Each book shows the human cost of a genuinely Kafka-esque bureaucratic system. Lavelle’s case studies are eccentric, often troubled, characters, let down by poor social services, underfunded addiction provision and punitive schooling. The tenants interviewed by Spratt are often doing OK before a glitch in the housing matrix pulls the lino from under their feet.
Right to Buy, Margaret Thatcher’s 1980 reform that let council tenants buy their homes, plays a villainous role in each book. Described by Spratt as “ground zero” of the housing emergency, and Lavelle as “the greatest heist in modern history”, this policy and its many tired iterations (in June, the government recycled plans to extend it to housing association tenants) has had a damaging effect on how people live in Britain today.
By the end of the Seventies, almost a third of all households lived in stable social housing. In 2016-18, just 17 per cent of households in England rented their homes from a local authority or housing association. Private leases have returned to 1950 levels: the days of notorious slum landlords such as Peter Rachman, who was chauffeured around in a Rolls-Royce as he ripped off black tenants in particular, whom he housed in run-down properties in west London.
With Right to Buy came scarcity, followed by inflation. From 2011 to 2018, rents in England rose by 16 per cent, outpacing wages, and on average private renters now spend a third of their earnings on rent. House prices, too, have spiralled, hence the easy money of “landlordism”: by 2014, more mortgages were loaned to buy-to-let landlords than first-time buyers. “The economics of being a buy-to-let landlord are pretty simple,” writes Spratt. “You want more money coming in than you’re dishing out while you sit back and watch your ‘nice little earner’ climb steadily in value and eclipse the mortgage you’ve taken out on it.”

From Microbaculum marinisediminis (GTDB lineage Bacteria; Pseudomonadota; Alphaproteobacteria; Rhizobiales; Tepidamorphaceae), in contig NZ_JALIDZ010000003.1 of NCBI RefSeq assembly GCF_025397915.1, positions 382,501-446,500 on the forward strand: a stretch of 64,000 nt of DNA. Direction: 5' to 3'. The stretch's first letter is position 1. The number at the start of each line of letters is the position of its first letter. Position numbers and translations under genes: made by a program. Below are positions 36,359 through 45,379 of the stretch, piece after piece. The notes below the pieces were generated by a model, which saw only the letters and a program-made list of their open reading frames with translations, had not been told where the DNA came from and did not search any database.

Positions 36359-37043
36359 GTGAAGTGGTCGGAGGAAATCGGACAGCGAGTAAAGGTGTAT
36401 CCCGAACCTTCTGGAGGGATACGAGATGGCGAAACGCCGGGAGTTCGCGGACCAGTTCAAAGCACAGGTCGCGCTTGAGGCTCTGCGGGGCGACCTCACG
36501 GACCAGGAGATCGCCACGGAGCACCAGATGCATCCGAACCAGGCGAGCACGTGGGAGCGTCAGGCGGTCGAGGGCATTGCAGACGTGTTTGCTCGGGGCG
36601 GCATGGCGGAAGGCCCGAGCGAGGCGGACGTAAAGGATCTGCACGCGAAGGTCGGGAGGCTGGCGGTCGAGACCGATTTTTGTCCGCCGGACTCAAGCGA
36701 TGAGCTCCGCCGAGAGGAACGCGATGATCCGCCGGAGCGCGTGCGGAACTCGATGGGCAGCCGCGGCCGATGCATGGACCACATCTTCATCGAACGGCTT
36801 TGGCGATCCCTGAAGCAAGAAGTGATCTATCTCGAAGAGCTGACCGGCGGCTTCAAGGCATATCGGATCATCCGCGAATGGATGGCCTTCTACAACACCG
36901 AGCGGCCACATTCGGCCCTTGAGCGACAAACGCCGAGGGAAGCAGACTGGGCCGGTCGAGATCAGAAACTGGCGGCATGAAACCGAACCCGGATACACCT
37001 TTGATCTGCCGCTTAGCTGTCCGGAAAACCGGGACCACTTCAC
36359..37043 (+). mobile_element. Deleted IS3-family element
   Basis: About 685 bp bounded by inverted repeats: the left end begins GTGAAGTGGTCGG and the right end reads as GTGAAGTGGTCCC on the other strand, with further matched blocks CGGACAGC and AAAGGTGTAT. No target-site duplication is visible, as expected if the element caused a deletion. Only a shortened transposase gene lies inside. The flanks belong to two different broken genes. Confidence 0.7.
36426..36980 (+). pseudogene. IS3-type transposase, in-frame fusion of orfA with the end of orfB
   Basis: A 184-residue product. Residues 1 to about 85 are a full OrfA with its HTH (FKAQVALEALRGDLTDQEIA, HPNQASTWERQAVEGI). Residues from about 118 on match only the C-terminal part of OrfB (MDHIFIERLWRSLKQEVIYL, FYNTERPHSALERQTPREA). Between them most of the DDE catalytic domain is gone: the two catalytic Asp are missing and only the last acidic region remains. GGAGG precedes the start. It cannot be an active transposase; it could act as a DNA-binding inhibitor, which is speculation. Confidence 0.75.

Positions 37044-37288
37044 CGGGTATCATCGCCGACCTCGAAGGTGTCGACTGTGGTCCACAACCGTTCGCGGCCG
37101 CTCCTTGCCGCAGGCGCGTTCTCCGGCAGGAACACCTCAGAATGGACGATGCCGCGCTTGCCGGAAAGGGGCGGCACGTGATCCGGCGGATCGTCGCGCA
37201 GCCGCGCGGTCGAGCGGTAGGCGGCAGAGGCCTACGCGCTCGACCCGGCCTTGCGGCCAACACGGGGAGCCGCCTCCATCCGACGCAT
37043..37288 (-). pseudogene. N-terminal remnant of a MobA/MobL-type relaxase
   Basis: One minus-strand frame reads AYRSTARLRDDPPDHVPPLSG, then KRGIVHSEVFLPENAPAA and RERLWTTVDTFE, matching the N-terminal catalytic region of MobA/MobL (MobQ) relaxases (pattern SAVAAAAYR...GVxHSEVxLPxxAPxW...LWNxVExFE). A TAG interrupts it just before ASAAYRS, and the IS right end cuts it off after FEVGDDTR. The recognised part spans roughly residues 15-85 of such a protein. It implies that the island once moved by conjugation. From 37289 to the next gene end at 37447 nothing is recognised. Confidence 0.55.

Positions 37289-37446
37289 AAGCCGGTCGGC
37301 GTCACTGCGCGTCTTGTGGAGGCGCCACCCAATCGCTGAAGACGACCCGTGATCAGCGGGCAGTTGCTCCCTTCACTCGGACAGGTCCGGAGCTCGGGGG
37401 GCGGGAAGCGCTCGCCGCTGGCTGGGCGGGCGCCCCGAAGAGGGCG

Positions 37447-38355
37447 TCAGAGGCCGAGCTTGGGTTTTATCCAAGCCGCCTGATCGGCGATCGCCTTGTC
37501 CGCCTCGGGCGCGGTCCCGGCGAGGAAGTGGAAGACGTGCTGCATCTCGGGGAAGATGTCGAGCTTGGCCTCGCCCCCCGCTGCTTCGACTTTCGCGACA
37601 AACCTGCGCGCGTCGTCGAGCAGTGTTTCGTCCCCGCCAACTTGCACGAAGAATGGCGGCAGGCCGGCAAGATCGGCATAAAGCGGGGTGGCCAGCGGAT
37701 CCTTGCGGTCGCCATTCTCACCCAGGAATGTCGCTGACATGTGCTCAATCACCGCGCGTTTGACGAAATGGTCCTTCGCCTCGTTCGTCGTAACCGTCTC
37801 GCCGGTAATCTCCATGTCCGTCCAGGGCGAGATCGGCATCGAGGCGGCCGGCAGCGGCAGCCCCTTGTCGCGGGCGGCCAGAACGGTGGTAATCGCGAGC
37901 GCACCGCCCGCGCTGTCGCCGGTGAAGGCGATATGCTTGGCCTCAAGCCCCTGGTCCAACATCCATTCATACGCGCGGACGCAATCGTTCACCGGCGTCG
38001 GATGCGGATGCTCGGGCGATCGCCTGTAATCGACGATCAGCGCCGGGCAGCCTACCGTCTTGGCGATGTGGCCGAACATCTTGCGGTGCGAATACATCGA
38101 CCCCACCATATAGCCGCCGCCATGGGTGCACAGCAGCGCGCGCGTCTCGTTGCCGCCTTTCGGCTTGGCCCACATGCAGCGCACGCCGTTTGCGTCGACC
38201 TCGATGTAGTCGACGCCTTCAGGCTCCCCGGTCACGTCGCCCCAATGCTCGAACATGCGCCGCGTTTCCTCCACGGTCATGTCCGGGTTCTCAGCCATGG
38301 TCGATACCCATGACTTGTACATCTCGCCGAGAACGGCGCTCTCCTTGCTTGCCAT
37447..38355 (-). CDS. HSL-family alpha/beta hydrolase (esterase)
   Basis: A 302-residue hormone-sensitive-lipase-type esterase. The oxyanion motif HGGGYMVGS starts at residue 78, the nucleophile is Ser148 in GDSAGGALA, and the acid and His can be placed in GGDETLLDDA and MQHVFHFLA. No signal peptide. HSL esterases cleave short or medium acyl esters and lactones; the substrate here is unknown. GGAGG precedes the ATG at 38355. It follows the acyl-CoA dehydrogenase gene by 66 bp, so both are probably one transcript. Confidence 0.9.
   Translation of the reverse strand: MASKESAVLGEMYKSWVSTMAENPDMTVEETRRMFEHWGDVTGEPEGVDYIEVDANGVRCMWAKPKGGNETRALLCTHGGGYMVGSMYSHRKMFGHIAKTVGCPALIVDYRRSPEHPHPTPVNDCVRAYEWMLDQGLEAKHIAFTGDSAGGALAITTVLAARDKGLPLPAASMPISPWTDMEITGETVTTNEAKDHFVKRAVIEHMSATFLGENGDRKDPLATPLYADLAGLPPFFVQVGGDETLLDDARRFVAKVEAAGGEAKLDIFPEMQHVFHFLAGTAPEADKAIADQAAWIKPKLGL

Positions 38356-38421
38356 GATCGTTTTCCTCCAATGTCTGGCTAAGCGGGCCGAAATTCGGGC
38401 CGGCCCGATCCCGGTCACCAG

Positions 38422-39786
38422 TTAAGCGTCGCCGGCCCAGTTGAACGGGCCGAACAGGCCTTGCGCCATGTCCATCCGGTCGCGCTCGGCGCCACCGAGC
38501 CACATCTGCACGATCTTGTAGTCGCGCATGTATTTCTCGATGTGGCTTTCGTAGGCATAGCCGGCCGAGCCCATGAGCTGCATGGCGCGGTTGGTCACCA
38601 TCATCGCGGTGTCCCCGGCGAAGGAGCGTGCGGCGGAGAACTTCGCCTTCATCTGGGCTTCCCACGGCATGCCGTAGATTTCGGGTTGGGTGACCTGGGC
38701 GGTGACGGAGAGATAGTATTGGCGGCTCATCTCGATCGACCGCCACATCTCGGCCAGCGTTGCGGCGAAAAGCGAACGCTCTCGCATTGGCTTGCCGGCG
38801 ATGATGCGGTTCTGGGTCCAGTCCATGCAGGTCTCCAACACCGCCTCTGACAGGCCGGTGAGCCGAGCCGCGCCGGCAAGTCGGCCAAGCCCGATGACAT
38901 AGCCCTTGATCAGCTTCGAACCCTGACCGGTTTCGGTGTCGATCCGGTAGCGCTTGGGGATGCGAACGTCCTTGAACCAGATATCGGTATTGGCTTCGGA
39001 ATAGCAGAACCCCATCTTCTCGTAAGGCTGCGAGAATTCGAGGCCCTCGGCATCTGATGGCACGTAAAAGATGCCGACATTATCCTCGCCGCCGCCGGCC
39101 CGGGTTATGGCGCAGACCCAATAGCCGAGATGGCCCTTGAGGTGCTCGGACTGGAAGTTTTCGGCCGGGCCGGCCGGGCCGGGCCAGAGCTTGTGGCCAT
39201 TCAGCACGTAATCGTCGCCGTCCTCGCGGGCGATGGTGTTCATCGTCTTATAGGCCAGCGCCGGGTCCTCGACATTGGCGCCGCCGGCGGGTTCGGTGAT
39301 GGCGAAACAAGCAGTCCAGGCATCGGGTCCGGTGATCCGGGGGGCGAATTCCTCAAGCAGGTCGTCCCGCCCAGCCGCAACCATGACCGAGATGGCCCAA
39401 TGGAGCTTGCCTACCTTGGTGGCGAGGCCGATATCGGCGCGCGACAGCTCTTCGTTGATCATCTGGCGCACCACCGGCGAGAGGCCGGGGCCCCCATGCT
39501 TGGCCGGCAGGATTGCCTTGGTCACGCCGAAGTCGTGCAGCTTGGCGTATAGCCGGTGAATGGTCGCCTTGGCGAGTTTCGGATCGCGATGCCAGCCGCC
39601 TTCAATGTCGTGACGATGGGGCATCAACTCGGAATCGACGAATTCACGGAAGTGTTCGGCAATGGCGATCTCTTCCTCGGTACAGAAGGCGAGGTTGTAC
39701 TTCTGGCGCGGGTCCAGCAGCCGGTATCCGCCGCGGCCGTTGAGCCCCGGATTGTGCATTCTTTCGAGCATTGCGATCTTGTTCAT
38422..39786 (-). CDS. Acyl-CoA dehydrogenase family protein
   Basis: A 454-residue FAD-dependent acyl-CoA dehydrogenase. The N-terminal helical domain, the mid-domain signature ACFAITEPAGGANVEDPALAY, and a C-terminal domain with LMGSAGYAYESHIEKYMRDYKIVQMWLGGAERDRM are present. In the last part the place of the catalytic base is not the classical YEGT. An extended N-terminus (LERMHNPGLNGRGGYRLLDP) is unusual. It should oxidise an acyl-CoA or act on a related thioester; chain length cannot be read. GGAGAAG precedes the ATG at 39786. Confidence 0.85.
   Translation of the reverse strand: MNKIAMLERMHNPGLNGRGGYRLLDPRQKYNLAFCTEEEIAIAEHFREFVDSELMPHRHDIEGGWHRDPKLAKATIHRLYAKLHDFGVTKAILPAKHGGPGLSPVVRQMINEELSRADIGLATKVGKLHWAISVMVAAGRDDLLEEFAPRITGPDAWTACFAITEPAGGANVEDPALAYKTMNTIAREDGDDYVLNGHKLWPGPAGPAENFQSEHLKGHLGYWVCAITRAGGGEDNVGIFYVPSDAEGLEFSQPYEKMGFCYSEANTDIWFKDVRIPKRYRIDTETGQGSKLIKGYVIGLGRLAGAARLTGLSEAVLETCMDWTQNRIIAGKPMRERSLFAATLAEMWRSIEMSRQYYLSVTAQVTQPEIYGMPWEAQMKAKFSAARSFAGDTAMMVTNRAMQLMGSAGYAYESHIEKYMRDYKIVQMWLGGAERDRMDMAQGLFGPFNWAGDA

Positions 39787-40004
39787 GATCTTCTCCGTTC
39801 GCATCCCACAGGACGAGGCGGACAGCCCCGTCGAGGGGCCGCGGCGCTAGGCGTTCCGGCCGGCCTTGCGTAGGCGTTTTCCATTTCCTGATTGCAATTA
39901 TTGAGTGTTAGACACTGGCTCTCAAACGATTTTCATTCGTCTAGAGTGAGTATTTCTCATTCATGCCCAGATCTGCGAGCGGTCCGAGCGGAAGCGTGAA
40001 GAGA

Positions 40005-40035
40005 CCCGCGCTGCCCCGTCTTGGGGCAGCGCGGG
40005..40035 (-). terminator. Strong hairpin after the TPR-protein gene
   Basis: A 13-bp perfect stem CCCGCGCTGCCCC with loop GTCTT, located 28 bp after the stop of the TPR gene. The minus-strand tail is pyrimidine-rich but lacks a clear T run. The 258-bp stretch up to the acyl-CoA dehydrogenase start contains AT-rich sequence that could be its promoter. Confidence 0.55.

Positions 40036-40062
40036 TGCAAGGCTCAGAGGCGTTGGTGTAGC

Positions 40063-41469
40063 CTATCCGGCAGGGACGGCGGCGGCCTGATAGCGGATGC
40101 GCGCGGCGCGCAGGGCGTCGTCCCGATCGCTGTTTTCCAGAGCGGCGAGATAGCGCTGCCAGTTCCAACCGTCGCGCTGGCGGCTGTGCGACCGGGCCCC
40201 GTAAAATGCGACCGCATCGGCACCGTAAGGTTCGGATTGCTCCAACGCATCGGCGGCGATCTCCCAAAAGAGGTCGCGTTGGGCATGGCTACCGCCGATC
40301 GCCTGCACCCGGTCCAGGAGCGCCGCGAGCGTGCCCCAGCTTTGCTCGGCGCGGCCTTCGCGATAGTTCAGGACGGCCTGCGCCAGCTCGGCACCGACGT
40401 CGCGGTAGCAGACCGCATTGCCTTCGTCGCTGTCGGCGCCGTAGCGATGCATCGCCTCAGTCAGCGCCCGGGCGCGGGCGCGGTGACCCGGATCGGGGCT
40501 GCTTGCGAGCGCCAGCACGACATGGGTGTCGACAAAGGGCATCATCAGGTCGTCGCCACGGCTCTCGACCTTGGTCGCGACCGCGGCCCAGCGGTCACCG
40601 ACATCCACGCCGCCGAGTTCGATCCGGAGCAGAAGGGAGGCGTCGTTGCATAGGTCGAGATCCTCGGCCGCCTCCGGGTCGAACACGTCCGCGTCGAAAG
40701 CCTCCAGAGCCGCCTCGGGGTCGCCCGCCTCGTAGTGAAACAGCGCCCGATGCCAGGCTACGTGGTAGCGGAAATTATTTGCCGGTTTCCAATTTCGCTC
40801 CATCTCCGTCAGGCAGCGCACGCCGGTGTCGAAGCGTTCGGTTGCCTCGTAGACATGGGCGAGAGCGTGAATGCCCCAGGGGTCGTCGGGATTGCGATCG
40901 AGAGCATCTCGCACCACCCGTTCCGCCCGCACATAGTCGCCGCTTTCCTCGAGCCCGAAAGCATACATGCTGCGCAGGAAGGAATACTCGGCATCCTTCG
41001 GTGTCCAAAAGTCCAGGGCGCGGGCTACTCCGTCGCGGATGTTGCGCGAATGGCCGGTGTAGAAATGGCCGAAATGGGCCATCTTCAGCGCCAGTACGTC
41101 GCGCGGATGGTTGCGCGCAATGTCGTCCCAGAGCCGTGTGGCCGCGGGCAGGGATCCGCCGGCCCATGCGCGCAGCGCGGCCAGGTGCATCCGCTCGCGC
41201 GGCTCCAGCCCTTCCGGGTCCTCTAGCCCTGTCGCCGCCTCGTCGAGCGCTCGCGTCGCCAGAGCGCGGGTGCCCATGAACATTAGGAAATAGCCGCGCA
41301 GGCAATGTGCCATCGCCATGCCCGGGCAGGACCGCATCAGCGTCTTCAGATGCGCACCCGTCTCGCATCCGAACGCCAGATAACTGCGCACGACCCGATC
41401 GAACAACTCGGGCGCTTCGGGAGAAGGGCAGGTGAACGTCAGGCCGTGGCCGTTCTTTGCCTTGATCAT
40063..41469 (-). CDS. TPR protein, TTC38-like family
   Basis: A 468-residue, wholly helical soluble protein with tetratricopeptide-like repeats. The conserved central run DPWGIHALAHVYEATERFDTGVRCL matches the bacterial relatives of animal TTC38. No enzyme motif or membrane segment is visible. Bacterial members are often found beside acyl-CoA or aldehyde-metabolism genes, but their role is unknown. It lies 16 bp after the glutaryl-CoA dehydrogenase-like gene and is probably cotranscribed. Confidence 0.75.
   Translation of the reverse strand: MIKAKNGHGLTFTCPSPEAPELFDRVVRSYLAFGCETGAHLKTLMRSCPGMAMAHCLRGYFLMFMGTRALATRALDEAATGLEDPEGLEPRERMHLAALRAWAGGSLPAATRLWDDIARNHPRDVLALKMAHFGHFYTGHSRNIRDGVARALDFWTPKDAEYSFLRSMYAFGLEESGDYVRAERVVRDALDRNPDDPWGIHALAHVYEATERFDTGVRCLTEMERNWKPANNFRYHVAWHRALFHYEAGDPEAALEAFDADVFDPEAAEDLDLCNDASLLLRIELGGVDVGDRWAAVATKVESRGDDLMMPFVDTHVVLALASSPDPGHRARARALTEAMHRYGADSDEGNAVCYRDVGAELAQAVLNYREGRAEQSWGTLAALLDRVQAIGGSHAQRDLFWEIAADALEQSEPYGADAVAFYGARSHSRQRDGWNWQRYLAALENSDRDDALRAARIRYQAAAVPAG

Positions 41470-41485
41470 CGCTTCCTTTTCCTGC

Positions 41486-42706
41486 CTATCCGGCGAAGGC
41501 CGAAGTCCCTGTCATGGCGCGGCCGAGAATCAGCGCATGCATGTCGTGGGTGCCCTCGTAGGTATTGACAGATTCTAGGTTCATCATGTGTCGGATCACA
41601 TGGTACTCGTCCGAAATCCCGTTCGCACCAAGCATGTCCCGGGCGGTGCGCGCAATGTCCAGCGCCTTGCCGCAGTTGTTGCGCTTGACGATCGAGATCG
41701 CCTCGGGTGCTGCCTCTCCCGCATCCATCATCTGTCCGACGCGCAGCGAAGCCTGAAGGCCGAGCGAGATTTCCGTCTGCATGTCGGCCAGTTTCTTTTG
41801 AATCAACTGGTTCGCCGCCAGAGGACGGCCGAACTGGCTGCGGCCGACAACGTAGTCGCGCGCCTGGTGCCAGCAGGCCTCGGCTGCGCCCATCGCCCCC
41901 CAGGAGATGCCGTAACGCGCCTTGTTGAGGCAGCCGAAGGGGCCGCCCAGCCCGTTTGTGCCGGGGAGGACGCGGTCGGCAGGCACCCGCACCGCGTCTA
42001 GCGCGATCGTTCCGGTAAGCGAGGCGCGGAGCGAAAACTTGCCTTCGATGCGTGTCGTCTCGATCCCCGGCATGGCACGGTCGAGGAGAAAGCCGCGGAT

Spratt observes that the problem is not simply about supply. Yes, Right to Buy gobbled up the municipal housing stock, but our “almost feudal” renting system has other causes, including “politically sanctioned house price inflation” and the “deregulation of the private rented sector in favour of landlords”. The UK could have rent caps, or better protections for tenants (in France, you can’t be evicted in winter). In England, one often has fewer consumer rights when renting a property than when hiring a car or buying a fridge.
Homelessness is the extreme result of this mess, but there are myriad other societal consequences. The humiliation of cohabiting with a “friendlord” (who lives off your rent when you are ostensibly housemates); “millennial adultescence”, whereby thirtysomethings trapped in houseshares watch their chances of ever starting a family vanish; the rise of “inheritocracy”; and “exported” residents – rehoused in unfamiliar places away from their support networks and childcare arrangements.
As the sky above me turns to concrete and steel, housing policy in this country seems ruled by upside-down logic. This government has backed out of relaxing planning rules for fear of losing votes in green and pleasant suburbia, where more homes would have been built under its abandoned housebuilding formula. The Tory leadership candidate and former chancellor Rishi Sunak is promising to ban housebuilding on the green belt. He and his rival, Liz Truss, have lost focus on “levelling up”: an agenda that aims to halve the number of “non-decent” rented homes by 2030. Michael Gove, the former housing secretary proposing a Renters Reform Bill, was sacked by Boris Johnson hours before the Prime Minister conceded his own time was up. The “British Dream” of a home of one’s own is fading – and, for many, has turned into a nightmare.
Profile Books, 426pp, £20
Down and Out
Headline, 304pp, £18.99
This article appears in the 17 Aug 2022 issue of the New Statesman, Six Months that Changed the World